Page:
For some other examples, the 3080 is really just a 3090 with a lot of SMs disabled. The RX 5600 XT is an RX 5700XT with CUs disabled. This happens everywhere. With the exception of Intel for some reason.
 

InvalidError

Titan
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For some other examples, the 3080 is really just a 3090 with a lot of SMs disabled. The RX 5600 XT is an RX 5700XT with CUs disabled. This happens everywhere. With the exception of Intel for some reason.
How so? Intel has 20+ SKUs based on the same die, many of which differentiated by as little as 100MHz in base/boost clocks or IGP on/off. It is the poster child of micro-binning.

If you meant that Intel isn't binning its CPUs based on IGP, don't forget about Intel's laptop CPUs, multiple IGP bins there. On the desktop side, it isn't as much of an issue since IGP-less CPUs are perfectly viable on their own, so Intel is simply choosing to scrap the IGP altogether instead of bothering with even more SKUs than the ridiculous number it already has and has been doing so ever since CPU-integrated graphics became a thing back on LGA1156.
 

hotaru.hino

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How so? Intel has 20+ SKUs based on the same die, many of which differentiated by as little as 100MHz in base/boost clocks or IGP on/off. It is the poster child of micro-binning.

If you meant that Intel isn't binning its CPUs based on IGP, don't forget about Intel's laptop CPUs, multiple IGP bins there. On the desktop side, it isn't as much of an issue since IGP-less CPUs are perfectly viable on their own, so Intel is simply choosing to scrap the IGP altogether instead of bothering with even more SKUs than the ridiculous number it already has and has been doing so ever since CPU-integrated graphics became a thing back on LGA1156.
I was only looking at the recent mainstream processors, which their n-core processors are n-core processors, not n+something core where the something cores were disabled. Though I forgot we were talking about the F processors having the IGPUs disabled.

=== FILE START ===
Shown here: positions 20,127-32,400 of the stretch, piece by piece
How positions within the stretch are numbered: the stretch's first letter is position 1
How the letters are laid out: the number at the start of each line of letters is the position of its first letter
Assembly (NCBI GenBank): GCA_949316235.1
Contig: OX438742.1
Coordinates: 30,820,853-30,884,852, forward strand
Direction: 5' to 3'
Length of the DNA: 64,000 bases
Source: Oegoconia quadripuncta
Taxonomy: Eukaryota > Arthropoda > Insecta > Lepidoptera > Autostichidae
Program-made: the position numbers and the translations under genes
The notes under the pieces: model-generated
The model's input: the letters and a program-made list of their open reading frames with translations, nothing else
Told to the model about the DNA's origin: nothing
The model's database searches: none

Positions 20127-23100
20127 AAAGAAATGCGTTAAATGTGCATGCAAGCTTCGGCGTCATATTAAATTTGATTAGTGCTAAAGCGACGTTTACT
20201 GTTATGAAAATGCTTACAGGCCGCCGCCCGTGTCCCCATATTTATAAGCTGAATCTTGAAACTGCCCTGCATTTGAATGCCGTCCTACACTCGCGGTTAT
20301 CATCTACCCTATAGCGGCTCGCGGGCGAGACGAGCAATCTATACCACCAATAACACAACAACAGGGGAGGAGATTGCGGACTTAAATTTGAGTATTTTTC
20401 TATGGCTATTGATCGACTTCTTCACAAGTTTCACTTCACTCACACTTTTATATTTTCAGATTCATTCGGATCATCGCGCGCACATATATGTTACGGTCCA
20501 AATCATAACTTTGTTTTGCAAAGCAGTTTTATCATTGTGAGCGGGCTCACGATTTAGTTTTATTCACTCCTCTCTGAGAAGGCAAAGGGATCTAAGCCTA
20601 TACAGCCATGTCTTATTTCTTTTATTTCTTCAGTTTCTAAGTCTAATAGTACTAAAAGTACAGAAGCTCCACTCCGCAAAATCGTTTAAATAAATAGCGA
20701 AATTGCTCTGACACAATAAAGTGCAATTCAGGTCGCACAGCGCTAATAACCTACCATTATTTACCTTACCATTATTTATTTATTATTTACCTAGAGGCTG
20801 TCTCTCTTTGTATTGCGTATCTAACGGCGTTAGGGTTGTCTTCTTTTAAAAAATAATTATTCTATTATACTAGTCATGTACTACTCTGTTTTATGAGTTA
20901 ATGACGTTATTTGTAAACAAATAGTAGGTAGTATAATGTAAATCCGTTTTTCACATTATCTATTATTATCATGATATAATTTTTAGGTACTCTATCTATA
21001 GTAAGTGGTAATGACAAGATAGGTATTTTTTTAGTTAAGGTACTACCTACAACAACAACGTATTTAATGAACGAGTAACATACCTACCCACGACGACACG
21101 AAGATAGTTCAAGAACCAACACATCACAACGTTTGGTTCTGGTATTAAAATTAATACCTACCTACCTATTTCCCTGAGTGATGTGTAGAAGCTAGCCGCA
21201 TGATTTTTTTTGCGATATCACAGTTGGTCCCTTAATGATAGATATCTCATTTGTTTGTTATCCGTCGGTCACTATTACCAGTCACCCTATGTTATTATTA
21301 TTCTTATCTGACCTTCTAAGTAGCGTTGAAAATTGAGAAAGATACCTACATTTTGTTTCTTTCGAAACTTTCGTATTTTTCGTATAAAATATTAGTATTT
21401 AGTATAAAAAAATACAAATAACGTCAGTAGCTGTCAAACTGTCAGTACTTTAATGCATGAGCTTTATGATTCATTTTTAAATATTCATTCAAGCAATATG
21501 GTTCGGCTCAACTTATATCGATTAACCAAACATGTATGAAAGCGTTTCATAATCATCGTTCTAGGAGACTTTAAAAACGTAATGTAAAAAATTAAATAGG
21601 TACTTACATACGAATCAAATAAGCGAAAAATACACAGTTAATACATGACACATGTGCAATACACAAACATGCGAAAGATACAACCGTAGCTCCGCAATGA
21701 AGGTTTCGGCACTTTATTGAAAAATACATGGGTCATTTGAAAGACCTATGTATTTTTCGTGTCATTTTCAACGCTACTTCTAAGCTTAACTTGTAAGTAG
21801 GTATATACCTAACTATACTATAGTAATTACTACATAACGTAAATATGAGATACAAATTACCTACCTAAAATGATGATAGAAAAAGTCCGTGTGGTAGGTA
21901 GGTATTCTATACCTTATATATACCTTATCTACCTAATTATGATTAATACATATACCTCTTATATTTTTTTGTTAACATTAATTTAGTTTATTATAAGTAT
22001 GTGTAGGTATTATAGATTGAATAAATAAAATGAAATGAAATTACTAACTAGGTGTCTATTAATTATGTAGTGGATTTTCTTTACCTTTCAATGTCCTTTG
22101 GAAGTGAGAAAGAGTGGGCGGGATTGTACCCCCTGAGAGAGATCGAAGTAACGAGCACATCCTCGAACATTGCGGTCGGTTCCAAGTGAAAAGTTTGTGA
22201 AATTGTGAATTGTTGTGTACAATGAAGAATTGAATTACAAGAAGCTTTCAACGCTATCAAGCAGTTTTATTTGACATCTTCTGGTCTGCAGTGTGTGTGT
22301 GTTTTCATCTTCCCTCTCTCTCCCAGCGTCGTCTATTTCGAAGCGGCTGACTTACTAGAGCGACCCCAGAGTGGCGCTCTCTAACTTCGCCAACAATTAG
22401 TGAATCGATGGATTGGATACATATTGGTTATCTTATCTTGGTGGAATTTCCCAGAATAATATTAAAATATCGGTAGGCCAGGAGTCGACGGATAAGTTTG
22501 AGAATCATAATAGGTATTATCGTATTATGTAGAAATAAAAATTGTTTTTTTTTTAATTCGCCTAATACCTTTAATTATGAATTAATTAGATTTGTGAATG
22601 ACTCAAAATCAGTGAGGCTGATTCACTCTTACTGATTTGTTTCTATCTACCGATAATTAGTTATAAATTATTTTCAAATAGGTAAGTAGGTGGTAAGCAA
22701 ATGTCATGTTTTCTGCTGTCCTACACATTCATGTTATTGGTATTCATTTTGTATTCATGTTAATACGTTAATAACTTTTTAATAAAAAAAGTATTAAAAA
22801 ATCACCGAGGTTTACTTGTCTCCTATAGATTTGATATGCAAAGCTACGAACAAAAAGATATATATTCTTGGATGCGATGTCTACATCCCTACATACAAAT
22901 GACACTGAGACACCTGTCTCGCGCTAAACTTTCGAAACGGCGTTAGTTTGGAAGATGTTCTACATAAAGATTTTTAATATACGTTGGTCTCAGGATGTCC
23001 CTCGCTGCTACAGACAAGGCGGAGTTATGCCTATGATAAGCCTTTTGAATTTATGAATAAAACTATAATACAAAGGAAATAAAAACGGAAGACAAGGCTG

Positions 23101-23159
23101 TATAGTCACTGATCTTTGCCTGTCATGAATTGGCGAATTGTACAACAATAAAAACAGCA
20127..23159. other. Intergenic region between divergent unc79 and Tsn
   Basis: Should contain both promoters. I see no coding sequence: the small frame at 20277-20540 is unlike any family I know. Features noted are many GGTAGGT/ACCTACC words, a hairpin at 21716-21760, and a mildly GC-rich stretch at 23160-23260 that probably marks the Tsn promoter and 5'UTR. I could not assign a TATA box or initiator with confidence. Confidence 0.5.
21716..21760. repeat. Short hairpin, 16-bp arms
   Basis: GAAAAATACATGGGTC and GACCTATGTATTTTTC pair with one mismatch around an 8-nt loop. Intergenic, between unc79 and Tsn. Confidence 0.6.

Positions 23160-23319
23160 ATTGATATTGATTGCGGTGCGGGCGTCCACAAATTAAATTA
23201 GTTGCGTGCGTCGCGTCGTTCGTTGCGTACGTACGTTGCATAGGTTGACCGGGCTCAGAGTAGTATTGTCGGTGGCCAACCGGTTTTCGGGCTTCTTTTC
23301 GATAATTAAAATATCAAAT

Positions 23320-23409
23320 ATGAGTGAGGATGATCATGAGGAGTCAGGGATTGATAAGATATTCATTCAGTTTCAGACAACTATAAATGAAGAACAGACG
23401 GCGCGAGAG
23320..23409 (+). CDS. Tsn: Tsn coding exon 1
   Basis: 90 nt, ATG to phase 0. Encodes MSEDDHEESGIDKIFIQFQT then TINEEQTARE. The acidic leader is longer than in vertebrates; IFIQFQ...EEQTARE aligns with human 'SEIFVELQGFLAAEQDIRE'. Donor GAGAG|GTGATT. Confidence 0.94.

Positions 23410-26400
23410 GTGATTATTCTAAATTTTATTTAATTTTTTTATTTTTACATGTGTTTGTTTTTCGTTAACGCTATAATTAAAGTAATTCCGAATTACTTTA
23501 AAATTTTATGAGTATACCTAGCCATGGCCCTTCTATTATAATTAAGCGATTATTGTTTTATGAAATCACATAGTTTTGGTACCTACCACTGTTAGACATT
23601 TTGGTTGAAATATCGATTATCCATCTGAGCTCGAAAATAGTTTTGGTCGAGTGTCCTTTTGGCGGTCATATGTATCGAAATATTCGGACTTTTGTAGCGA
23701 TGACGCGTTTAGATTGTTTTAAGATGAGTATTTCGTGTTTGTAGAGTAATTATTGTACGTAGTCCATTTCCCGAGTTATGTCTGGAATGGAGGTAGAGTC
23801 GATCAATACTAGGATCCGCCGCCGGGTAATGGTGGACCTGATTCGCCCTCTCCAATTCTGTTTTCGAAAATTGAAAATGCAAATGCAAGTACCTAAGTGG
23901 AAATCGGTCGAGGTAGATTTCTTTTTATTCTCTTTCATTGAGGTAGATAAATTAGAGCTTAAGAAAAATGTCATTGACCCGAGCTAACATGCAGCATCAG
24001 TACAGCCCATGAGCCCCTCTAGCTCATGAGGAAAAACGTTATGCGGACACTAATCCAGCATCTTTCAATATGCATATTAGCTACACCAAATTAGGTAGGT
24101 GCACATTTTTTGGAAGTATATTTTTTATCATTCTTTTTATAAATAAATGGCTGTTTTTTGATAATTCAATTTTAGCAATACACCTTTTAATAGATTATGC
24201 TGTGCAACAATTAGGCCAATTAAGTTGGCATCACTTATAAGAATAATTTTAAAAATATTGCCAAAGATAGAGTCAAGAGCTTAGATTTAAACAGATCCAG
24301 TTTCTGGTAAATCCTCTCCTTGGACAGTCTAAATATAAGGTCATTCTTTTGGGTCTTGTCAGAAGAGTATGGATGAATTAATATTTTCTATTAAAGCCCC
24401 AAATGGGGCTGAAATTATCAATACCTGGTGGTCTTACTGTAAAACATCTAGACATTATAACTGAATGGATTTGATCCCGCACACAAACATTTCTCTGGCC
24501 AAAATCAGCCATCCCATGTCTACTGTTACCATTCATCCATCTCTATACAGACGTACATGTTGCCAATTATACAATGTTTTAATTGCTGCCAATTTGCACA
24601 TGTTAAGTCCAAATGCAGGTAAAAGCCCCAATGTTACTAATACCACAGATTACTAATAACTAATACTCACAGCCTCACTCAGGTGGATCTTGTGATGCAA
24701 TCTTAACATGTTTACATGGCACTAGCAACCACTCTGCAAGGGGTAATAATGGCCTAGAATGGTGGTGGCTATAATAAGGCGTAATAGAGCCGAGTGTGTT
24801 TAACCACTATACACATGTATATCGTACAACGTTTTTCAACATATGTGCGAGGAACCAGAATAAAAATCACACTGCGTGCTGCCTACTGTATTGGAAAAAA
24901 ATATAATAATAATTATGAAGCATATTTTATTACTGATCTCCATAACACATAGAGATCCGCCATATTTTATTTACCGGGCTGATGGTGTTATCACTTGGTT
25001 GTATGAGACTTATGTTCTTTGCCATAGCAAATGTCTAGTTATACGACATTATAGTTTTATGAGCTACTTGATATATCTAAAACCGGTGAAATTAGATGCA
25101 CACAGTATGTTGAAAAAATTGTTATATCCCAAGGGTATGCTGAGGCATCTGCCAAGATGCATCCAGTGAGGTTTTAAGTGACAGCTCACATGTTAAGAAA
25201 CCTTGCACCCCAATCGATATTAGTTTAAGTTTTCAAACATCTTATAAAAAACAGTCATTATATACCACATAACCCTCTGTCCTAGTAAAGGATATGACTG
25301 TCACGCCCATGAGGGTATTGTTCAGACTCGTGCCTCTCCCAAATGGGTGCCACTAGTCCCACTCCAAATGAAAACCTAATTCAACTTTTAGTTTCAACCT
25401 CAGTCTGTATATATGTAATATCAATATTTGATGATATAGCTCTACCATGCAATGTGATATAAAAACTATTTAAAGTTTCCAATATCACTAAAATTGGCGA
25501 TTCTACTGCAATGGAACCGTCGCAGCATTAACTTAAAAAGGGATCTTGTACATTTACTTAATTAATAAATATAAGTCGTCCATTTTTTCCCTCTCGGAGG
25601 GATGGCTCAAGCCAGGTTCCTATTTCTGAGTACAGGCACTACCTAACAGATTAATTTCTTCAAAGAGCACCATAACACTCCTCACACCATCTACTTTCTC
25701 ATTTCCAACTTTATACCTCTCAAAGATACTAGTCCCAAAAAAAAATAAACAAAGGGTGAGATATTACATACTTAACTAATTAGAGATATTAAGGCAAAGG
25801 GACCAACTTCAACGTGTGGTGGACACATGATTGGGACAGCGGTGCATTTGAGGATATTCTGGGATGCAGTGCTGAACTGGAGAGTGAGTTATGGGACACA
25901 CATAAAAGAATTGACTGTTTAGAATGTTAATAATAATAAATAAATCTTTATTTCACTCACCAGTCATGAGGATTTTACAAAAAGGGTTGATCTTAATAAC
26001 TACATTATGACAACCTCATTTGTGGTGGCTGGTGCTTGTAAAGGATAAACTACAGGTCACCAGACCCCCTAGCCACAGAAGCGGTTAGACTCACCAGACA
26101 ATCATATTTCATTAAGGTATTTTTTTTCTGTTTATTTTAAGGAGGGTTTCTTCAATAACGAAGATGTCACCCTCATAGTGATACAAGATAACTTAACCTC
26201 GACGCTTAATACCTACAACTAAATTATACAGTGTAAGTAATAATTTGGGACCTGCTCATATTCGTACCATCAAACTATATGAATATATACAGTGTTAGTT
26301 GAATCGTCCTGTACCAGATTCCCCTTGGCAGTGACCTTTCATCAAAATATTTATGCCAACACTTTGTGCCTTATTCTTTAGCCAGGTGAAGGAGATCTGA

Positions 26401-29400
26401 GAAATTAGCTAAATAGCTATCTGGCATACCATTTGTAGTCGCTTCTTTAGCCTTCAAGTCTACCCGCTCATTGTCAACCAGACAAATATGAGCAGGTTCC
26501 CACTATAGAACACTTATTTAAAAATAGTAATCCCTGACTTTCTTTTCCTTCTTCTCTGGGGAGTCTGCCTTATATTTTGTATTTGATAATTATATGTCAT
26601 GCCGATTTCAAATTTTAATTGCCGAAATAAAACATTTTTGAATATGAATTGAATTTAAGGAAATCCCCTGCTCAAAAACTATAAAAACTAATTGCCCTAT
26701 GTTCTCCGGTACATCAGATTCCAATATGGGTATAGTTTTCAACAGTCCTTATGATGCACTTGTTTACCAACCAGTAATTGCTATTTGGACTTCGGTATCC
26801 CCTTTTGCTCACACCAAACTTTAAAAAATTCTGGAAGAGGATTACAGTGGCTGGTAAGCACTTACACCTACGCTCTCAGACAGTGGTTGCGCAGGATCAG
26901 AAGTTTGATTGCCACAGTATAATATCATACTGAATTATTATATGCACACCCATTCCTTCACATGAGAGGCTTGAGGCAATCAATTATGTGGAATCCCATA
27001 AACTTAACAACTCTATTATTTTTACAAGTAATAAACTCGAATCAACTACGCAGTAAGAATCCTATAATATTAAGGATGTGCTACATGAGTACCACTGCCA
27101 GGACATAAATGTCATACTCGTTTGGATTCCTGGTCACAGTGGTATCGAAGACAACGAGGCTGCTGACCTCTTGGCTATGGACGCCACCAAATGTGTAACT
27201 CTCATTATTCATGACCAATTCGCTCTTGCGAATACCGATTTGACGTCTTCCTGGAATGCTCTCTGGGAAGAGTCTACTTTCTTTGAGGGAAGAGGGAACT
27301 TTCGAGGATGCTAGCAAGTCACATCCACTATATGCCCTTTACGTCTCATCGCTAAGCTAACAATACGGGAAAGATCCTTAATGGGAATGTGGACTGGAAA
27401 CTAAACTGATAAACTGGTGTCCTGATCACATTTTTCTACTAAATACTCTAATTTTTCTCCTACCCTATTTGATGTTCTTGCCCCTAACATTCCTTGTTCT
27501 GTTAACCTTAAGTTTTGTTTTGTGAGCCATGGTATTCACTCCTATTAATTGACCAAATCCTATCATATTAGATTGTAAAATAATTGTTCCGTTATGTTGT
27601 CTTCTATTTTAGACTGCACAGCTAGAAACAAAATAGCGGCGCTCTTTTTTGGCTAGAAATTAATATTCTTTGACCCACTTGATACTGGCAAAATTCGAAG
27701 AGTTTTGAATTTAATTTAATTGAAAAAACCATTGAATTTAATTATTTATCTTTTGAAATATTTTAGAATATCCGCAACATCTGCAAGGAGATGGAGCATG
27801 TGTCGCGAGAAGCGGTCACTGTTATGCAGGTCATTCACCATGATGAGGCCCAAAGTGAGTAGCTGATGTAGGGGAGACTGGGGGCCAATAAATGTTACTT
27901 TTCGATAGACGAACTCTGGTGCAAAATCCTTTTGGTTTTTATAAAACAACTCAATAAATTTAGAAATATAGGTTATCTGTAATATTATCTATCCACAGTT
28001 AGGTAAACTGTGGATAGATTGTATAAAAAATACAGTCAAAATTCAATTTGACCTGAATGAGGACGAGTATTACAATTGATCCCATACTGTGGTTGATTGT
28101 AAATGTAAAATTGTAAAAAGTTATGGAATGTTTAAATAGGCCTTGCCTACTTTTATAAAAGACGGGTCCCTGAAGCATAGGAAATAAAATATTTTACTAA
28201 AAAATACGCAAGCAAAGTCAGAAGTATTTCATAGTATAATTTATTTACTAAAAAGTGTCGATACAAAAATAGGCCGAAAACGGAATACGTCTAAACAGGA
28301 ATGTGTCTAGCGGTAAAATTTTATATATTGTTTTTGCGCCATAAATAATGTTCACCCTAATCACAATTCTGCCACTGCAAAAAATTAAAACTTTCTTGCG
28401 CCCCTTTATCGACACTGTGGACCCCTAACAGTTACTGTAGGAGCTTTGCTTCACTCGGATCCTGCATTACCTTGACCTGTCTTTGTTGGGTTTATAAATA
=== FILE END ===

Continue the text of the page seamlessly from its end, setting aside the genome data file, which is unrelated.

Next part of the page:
Also I'm referring to the specific act of having a product then cutting off the core components if they don't make the cut.
 

InvalidError

Titan
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I was only looking at the recent mainstream processors, which their n-core processors are n-core processors, not n+something core where the something cores were disabled.
Sort of.

The 10700 and 10800/10900 share the same 10c die with two cores disabled for the i7 and some people who have de-lidded 10600kf also discovered 10c die under the IHS instead of the expected 6c design. So, although Intel may have die designs intended to fit each SKU tier to make the most out of its over-burdened fabs, dies are still being harvested downward through the product stack to some extent. The same likely applies to i3 and below being carved out of sub-par 6c dies instead of 4c.
 

PrinceTexasLoaf

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The lines going to the disabled sections are etched off and physically disconnected. The incident with the Phenom X3's was just a one-off and AMD learned their lesson real fast, considering the 6-core Ryzens are actually the 8-cores models with two cores disconnected
WAIIIIT my Ryzen 5 2600 has 2 hidden cores that are physically impossible to unlock !?!?!??!? : DDDD

thats AweeesomEEE